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Future Science Opportunities in Antarctica and the Southern Ocean

Future Science Opportunities in Antarctica and the Southern Ocean

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Published by: earthandlife on Sep 09, 2011
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11/26/2014

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Future Science Opportunities inAntarctica and the Southern Ocean
Although the icy landscape of Antarctica and the Southern Ocean may seem distant, scienticresearch in this region can yield insights on changes that are important to the entire planet. TheAntarctic region also holds the promise of novel discovery: ice and sediment records containclues to Earth’s history, the region’s living organisms may hold genetic secrets to surviving inextreme environments, and the Antarctic plateau offers an unparalleled platform for observingthe solar system and the Universe beyond. Looking out over the next couple of decades, thisreport identies key questions that will drive scientic research in Antarctica and the SouthernOcean, and presents opportunities to be leveraged to sustain and improve the science program.The development of a large-scale observing network and a new generation of models has thepotential to expand scientic understanding and ensure the continuing success of research inthe Antarctic region.
T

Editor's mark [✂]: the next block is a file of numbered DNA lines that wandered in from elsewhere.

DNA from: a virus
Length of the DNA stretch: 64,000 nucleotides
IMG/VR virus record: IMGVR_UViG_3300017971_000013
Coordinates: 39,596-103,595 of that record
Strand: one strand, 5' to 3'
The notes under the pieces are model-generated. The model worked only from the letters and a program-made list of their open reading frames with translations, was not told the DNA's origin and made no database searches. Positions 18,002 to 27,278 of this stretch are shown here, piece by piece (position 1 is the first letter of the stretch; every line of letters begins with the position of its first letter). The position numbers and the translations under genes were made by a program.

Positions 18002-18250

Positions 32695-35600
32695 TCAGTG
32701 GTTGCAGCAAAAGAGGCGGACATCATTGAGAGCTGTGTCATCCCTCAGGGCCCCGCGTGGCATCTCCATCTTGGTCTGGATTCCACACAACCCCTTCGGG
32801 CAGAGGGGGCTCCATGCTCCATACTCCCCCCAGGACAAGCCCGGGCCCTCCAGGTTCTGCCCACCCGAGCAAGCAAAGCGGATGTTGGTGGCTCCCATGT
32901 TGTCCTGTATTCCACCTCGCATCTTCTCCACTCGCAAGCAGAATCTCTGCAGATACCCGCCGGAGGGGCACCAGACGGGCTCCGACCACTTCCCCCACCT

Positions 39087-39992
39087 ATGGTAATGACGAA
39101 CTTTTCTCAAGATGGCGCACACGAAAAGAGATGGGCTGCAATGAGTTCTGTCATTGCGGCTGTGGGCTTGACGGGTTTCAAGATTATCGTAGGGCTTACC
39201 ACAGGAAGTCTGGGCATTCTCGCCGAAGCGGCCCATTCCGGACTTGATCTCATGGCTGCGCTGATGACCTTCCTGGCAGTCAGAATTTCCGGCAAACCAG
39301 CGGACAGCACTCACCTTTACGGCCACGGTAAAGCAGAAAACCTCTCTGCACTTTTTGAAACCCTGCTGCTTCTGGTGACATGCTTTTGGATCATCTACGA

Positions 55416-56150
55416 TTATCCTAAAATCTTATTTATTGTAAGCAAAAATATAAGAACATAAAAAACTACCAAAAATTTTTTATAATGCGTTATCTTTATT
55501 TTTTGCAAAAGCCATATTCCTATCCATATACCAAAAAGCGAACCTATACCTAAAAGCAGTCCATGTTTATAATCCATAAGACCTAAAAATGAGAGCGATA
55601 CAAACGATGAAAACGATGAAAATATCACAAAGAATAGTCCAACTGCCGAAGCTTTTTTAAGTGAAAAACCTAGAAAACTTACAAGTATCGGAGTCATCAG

he Antarctic regionis like no other  place on Earth.Covering nearly 14 millionsquare kilometers— approximately 1.4 timesthe size of the UnitedStates—Antarctica is the planet’s coldest, windiest,and driest continent. Thisextreme environment provides great opportu-nities for advancingscientic understandingof the planet: the climateand geography of theregion are important players in many of Earth’sglobal processes, includingthe circulation of theoceans and atmosphere,and the cycling of carbondioxide through the ocean. A more completeunderstanding of the Antarctic region will allowscientists to better predict how these processesmight change as Earth continues to warm, andhow this change will affect the rest of the planet.In addition to providing informationon global change thatis already occurring,Antarctica and theSouthern Ocean alsooffer opportunities for novel discoveries. Theremarkable clarity andrelative stability of theatmosphere above thecontinent allows scien-tists to examine theupper atmosphere and beyond, observationsthat could help answer fundamental questionsabout the origins of theUniverse and the natureof the solar system.In the United States,the U.S. AntarcticProgram of the National Science Foundation(NSF) holds the primary responsibility for supporting science in Antarctica and theSouthern Ocean. At the request of the NSFOfce of Polar Programs and the Ofce of